Decision-Making for Sustainability

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Many of the decisions we face are complex: Problems can be approached from many different angles; What companies want to achieve with their decisions can conflict; and the trade-offs they face can be difficult to reconcile. Industry Canada supported a study on the structured decision-making process at BC Hydro in order to demonstrate how a leading Canadian company integrates sustainability considerations into its decision-making. Below you will find a step-by-step guide on how BC Hydro does it. This document is part of a larger case study you may wish to review.

The PrOACT (Problem, Objectives and Measures, Alternatives, Consequences, and Trade-offs) Structured Decision-Making frameworkFootnote 1 is a method for creating a clear and concise summary of a problem and the possible solutions to it so that you—or a senior decision-maker—can clearly see the consequences of each choice. The framework helps you define the problem under consideration, determine who needs to be involved in the process of developing alternatives (which also helps create a shared understanding of how people with different interests and perspectives view different options), and compare the trade-offs created by each alternative solution to the problem.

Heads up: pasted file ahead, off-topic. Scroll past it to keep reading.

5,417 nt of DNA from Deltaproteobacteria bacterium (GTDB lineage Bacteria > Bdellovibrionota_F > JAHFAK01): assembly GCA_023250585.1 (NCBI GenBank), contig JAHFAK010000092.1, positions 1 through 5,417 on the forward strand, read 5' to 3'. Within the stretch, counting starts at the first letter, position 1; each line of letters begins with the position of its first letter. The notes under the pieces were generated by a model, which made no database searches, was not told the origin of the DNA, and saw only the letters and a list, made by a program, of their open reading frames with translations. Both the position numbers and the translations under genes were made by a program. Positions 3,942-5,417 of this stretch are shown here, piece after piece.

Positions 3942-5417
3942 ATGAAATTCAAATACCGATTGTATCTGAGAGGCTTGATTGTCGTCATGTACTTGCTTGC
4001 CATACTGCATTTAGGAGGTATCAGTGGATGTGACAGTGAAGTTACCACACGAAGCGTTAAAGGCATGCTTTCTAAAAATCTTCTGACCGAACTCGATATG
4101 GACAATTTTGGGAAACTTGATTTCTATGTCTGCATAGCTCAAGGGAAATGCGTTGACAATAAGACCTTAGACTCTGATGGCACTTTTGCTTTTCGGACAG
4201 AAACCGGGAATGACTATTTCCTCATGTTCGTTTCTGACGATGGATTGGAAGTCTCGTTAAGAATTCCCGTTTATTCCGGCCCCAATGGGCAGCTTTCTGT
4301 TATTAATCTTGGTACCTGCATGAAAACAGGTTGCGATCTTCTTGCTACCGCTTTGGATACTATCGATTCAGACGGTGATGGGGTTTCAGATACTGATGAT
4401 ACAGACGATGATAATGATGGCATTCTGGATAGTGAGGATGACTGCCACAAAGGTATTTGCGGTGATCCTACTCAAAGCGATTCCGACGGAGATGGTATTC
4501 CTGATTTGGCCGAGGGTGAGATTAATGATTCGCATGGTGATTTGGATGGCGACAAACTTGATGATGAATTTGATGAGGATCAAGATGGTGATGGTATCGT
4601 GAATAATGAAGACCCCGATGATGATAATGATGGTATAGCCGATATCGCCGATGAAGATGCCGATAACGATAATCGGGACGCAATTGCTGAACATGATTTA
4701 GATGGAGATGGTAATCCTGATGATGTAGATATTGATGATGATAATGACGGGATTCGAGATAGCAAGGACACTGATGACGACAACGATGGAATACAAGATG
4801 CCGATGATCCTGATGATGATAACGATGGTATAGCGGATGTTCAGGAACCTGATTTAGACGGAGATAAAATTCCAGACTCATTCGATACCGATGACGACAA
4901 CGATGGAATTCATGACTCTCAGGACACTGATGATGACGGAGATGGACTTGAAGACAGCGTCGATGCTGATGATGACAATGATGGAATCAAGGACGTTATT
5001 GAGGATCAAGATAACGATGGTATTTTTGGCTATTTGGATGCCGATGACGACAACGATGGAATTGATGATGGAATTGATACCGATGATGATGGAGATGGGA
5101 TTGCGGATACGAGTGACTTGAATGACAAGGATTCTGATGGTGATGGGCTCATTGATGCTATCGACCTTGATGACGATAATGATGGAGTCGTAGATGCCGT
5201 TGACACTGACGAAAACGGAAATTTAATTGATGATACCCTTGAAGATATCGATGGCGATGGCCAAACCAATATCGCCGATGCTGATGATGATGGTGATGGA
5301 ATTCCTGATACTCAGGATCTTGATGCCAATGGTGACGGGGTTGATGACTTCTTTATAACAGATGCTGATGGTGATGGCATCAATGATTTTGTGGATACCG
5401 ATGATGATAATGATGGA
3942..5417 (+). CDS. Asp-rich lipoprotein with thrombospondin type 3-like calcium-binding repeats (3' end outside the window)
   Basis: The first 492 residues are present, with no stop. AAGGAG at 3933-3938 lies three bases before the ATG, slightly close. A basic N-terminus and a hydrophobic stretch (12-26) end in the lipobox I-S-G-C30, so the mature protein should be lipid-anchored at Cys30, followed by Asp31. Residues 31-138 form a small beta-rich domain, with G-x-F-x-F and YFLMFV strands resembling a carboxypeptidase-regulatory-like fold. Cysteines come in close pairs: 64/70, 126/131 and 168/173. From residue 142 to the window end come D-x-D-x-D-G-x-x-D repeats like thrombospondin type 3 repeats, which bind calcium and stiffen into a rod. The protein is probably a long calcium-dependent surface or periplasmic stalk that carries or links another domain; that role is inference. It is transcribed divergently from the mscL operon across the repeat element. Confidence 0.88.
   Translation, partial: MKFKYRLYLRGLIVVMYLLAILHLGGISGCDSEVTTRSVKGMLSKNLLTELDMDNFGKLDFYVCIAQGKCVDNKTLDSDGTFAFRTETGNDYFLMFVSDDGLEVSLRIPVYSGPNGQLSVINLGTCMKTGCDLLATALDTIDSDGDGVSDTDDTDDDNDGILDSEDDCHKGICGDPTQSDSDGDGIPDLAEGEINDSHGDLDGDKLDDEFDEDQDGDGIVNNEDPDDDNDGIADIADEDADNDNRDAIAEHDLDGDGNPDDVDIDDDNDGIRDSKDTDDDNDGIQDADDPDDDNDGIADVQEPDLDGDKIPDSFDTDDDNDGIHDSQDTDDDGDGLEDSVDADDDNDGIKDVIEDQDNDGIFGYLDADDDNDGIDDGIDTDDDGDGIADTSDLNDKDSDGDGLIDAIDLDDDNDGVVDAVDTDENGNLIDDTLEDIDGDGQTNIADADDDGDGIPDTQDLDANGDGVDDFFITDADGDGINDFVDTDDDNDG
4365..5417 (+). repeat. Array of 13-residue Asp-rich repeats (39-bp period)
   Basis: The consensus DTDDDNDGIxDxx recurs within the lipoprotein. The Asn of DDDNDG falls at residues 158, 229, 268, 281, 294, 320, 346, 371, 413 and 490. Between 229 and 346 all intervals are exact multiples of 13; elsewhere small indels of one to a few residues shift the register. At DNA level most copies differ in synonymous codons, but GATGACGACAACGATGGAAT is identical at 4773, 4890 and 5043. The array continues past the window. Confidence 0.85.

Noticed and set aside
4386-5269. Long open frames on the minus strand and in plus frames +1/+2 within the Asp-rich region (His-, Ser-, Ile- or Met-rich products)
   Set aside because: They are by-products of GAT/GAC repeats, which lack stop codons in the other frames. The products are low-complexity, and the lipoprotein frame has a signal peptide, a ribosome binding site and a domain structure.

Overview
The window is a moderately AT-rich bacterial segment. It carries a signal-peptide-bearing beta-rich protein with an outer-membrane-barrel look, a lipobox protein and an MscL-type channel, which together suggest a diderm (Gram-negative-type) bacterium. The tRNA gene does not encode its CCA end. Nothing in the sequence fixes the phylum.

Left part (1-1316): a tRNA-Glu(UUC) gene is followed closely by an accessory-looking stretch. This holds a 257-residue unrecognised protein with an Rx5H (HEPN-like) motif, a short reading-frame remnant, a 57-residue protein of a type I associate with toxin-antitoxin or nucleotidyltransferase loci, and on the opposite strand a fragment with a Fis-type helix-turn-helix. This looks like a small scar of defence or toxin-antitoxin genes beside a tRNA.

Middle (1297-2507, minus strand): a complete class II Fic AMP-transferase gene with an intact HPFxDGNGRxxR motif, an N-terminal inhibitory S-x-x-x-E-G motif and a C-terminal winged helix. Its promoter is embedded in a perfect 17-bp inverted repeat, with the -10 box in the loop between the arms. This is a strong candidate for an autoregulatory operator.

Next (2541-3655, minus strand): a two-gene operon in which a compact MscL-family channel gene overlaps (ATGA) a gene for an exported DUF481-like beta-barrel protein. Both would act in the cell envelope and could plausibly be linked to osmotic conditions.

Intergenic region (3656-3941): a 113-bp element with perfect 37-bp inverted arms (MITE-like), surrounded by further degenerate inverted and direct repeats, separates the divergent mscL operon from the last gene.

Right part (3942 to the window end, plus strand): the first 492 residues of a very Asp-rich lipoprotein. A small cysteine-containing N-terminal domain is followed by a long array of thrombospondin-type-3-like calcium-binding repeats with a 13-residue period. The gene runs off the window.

Step 1: Define the Problem

The first step in good decision-making is to define exactly what the problem or opportunity is that requires a decision and who needs to be involved in developing solutions to it—this is the "decision context." Ask yourself such questions as: What is the problem? How big is the problem (what is its scope)? Why does this problem need to be addressed? What kind of decision does this problem require? What are the key assumptions and constraints? Who needs to be involved and how?

Step 2: Specify the Objectives and Measures